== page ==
My main knitting objective was to finish up a couple of pattern samples for a new collaboration with Lisa of Fibernymph Dye Works. We're planning to debut this new pattern at Indie Knit and Spin and a couple weeks, and I really needed to knit the samples to both finish up the pattern and have them ready for Lisa to display in her booth. The first sample was already in progress when we left (though I changed my mind about color order and ripped back about half of what I'd knit in the car), and I finished it up after tearing down the booth on Sunday evening. I cast on the second sample in the car on Monday morning and finished it last night. I can't show you much, but here's a peek (you'll have to come to IKS to see the full reveal!):

I also cast on a new pair of socks for Rainbow, at her request, on the way to Rhinebeck. I figured a simple sock would be good to work on while we were out to dinner or standing around the booth. I finished the first one on Monday morning and am already nearly halfway done with the second. Because she picked out the self-patterning yarn, I went with plain stockinette with a Fish Lips Kiss heel.

These socks are a bit faster than socks for me, but not by much -- they're only an inch smaller in circumference and about two inches shorter in length. I'd say it's only a matter of time before Rainbow's feet are more or less the same size as mine, so she's going to have to learn to knit her own socks before too long.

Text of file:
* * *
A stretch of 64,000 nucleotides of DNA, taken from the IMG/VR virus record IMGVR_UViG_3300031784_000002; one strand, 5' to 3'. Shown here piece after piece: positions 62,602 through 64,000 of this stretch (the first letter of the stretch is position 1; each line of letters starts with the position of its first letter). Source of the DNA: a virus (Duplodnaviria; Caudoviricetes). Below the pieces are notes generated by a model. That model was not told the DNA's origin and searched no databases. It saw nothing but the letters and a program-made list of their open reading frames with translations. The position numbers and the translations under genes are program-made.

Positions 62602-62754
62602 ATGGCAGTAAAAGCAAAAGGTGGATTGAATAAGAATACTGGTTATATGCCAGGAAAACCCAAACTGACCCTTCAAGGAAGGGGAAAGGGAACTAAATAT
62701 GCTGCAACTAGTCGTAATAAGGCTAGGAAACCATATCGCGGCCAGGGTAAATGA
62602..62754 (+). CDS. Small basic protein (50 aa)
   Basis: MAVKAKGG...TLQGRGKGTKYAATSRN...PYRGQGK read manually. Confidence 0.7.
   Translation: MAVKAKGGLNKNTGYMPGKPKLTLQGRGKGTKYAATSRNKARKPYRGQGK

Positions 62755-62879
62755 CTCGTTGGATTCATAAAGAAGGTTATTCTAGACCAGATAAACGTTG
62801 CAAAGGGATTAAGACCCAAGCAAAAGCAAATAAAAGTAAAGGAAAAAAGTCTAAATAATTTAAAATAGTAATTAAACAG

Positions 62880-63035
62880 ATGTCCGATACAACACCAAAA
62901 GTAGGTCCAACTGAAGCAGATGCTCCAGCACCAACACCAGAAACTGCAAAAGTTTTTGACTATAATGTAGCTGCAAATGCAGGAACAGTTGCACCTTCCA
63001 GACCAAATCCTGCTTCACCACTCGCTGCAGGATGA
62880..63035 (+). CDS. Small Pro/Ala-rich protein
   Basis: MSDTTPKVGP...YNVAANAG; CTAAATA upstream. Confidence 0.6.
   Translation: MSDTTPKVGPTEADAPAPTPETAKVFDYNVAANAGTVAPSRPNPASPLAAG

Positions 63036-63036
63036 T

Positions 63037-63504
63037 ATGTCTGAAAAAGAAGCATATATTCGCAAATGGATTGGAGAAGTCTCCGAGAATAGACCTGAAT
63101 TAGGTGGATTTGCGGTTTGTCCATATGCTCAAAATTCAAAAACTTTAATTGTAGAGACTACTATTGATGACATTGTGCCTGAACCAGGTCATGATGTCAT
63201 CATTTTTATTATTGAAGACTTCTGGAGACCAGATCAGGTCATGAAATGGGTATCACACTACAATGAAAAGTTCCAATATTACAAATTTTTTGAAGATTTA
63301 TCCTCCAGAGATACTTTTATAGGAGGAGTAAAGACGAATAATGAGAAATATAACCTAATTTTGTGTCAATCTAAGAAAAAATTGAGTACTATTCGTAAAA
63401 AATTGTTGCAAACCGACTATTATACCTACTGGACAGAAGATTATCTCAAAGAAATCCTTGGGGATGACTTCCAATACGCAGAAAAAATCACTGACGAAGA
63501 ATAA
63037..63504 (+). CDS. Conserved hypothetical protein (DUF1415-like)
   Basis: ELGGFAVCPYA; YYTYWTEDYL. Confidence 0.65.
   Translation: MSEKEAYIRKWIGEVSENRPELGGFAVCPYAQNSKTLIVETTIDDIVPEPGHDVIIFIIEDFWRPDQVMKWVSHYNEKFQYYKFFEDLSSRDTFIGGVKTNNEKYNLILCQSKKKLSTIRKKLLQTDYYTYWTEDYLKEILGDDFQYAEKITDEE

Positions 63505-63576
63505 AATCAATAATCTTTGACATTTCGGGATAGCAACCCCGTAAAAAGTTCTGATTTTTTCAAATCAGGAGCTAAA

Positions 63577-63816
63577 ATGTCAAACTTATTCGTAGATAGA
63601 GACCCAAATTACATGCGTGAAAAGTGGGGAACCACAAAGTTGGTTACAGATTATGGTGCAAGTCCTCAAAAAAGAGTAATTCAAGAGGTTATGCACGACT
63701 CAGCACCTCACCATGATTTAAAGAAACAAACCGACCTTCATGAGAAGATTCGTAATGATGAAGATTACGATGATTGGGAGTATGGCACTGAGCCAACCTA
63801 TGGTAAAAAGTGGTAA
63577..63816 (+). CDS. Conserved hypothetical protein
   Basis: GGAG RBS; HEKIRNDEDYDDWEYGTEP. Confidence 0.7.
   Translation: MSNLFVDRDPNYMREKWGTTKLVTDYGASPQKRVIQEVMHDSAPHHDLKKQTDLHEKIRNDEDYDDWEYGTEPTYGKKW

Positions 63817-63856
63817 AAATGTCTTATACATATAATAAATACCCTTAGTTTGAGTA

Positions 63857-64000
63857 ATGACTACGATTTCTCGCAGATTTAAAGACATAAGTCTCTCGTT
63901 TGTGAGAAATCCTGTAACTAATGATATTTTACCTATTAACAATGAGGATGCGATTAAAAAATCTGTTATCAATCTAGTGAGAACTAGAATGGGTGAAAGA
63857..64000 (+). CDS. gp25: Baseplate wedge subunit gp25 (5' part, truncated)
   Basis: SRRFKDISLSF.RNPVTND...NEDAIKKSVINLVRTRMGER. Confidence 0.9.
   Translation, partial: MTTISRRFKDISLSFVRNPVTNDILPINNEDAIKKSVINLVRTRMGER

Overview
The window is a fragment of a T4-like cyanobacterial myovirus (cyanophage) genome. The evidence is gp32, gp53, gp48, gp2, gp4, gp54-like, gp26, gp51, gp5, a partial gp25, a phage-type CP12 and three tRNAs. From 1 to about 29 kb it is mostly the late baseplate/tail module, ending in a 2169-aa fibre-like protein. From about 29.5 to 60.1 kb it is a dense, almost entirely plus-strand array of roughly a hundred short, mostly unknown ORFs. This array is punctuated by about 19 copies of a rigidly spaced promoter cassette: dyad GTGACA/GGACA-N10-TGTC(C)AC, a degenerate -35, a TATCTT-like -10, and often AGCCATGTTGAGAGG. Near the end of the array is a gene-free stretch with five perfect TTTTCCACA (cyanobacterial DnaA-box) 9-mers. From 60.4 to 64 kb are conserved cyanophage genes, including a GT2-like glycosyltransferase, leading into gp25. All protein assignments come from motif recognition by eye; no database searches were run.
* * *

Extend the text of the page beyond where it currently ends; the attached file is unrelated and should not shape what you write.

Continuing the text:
The only other project I still have on the needles is my Wonder Woman Wrap, which sadly has not seen any attention since before I started my Rhinebeck sweater. I did take it on the trip with me, hoping I'd give it some love, but I never even pulled it out of the bag. I don't think it will get worked on much in the next two weeks, either, as I'm planning to spend more of my crafting time spinning to increase my inventory for my Indie Knit and Spin booth. I'm not feeling any particular pressure to finish it, but I would like to see it done soon -- though I suppose I could always take it on our annual Florida trip, which really isn't that far away!